A few months ago, a Discord server was created for a site that didn't have its own livechat, but a lot of the members wanted one.

So this one girl creates a Discord server, and invites a bunch of us into it. There were about 25 members within the first couple weeks, and it has since grown to ~50 members, almost all between the ages of 15 and 21.

I was appointed as a moderator by the creator of the server within the first week, as I had experience moderating online communities before, which... nobody else seemed to have. (Later, she offered me the position of "head moderator", but I declined.)

Since that time, though, the creator has done stuff such as: a.) splitting the server into a lot of sub-channels for small subsets of the topic that the site is about, which results in fragmenting discussion b.) created a whole system of "admin", "head moderator", "moderator", etc, as well as a whole "application" system involving Google Forms...
There are others, but these two are good examples.

It feels like she's taking things too quickly and not allowing the server to develop normally; she's making things way more formal than necessary, especially considering the age of the participants, as well as fragmenting the server into too many side-channels, making it that starting a conversation in any of those small channels is very difficult. #general-chat is by far the most active - but even that isn't the most active.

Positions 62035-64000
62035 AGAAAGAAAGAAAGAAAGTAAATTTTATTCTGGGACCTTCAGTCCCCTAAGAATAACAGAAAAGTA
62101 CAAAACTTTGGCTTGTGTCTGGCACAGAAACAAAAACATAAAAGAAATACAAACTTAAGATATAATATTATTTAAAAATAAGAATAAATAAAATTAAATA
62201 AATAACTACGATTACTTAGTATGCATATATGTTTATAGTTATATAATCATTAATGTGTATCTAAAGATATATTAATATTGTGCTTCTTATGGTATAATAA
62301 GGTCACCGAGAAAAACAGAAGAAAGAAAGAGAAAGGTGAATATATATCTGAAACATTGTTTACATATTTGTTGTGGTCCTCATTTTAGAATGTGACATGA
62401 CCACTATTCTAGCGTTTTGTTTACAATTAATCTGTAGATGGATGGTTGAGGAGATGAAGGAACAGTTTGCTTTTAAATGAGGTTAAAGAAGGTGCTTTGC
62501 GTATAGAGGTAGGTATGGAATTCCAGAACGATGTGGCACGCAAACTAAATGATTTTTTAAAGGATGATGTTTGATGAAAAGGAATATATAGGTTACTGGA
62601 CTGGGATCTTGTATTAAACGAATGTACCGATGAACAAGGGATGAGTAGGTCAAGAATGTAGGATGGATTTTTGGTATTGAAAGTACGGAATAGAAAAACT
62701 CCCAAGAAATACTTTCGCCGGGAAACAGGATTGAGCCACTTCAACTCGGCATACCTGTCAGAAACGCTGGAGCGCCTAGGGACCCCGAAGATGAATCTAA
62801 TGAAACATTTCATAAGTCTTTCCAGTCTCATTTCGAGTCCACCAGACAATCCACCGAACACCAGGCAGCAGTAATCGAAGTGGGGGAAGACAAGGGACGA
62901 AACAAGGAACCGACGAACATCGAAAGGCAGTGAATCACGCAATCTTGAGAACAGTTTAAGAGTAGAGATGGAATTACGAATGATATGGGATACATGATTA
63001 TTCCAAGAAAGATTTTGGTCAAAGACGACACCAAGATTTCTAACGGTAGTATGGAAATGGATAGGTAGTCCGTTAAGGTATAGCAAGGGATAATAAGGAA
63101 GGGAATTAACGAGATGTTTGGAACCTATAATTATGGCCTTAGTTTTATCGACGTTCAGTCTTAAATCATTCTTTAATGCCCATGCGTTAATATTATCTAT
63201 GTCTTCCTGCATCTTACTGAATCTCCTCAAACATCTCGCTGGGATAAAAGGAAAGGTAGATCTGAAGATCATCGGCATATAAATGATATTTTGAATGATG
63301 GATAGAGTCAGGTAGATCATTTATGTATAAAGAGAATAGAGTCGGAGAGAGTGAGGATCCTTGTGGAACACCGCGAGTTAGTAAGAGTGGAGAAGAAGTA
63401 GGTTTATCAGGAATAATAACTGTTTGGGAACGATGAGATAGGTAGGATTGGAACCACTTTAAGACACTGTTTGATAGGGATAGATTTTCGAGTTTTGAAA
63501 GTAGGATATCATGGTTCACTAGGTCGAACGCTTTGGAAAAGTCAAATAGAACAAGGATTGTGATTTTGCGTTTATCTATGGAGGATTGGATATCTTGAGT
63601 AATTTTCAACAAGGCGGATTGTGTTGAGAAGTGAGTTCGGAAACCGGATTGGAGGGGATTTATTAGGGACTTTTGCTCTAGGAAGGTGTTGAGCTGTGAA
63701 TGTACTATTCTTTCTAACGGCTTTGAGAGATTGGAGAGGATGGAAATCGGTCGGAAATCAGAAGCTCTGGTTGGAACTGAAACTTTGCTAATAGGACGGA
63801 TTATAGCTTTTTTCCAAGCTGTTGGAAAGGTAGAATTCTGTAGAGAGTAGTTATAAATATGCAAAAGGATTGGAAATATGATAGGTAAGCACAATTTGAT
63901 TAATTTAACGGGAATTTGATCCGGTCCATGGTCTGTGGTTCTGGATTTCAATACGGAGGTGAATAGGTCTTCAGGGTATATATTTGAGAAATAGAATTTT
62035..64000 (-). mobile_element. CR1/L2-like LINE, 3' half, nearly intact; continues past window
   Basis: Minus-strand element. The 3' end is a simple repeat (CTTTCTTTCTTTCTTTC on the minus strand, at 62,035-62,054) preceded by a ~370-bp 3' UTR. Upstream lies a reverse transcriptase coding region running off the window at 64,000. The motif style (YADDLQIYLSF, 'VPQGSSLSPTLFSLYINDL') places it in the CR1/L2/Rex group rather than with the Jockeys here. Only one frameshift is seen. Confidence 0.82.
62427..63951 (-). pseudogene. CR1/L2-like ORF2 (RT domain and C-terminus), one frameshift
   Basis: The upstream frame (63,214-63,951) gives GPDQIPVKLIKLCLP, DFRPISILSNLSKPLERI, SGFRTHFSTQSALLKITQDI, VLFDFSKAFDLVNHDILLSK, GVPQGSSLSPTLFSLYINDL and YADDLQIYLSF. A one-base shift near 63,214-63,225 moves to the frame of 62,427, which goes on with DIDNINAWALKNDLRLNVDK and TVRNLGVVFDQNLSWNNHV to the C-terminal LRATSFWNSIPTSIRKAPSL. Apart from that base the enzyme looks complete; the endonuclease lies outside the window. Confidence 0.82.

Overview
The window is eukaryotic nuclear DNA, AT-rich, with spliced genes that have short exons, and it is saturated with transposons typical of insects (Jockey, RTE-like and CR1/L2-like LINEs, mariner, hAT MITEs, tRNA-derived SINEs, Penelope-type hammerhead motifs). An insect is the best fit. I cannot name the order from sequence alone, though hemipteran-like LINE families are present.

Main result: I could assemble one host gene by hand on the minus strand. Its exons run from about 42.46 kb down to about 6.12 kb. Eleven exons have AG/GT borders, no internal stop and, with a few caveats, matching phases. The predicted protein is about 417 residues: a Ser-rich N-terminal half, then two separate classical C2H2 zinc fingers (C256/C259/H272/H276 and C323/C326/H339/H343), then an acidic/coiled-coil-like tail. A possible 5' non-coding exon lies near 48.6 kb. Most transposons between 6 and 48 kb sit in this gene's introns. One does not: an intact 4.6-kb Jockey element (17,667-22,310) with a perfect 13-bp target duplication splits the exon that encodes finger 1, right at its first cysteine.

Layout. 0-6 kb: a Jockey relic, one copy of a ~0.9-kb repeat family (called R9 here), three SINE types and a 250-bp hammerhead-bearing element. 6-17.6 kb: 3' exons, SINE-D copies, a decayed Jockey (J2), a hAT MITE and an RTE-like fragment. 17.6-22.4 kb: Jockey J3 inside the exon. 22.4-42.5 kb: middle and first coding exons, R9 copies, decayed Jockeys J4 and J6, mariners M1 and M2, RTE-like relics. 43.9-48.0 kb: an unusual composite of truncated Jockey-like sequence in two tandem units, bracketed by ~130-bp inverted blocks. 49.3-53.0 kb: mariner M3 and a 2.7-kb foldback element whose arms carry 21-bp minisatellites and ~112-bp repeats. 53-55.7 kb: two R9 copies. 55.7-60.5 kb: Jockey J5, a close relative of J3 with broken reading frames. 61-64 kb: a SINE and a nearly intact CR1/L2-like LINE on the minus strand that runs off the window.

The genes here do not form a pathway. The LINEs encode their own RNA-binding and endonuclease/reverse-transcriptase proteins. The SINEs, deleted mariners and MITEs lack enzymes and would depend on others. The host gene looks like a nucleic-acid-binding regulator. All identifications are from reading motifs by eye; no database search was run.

How would I go about raising this issue to the creator? I'd like to ask her to maybe cut down on the formalizing a bit, and get to realize that just because she has all these cool abilities, that doesn't mean that she has to use them all immediately.

We do have a moderator channel that regular users can't see. She also has her own channel within the server (as does one of the other admins).

  • 1
    Is there a reason you can’t just tell her exactly what you’ve told us? Have you tried? If so how’d she react? If not, what are you worried will go wrong?
    – scohe001
    Commented Oct 23, 2018 at 20:33
  • @scohe001 - I haven't tried yet; I'm concerned that since I'm saying that she's essentially being... slightly overbearing, she might get offended. I want to avoid offending her.
    – Mithical
    Commented Oct 23, 2018 at 20:34
  • The discord server was created because a lot of members wanted it. That's understandable, but has the creator explained WHY she is formalising everything and making lots of sub-channels? Do the other users share your concerns?
    – user8671
    Commented Oct 24, 2018 at 7:13
  • is that 25-50 active users or just members of the server? Commented Oct 25, 2018 at 22:57
  • @spiralsucculent - members of the server, not necessarily active.
    – Mithical
    Commented Oct 26, 2018 at 5:33

2 Answers 2


I feel like this is a similar situation to a lot of group projects in school where you may think a group member is making decisions that could be harming the project. For myself in these situations I direct my concerns specifically about the project, or in this case the channel, and avoid mentioning who made the decision.
This becomes an even easier conversation when there are more members as well as you can pose the question to the group as a poll to try and get backup for your concerns.

Ex message to the mods/admin members

Hey guys, I'm not so sure it was the best time to split the channel into so many subtopics and channels since we only have a few members so far and there isn't a ton of activity yet. Do you think we could reduce the number of subtopics and see if that helps boost activity?

You can see in this example that there is no blame or even mention of who made the decision to split up the topics and focuses on just getting input for whether the other mods and admins agree. This approach of avoiding pointing fingers works as well in a one on one conversation as well but when appropriate to include the team can further reduce the risk of offense to anyone.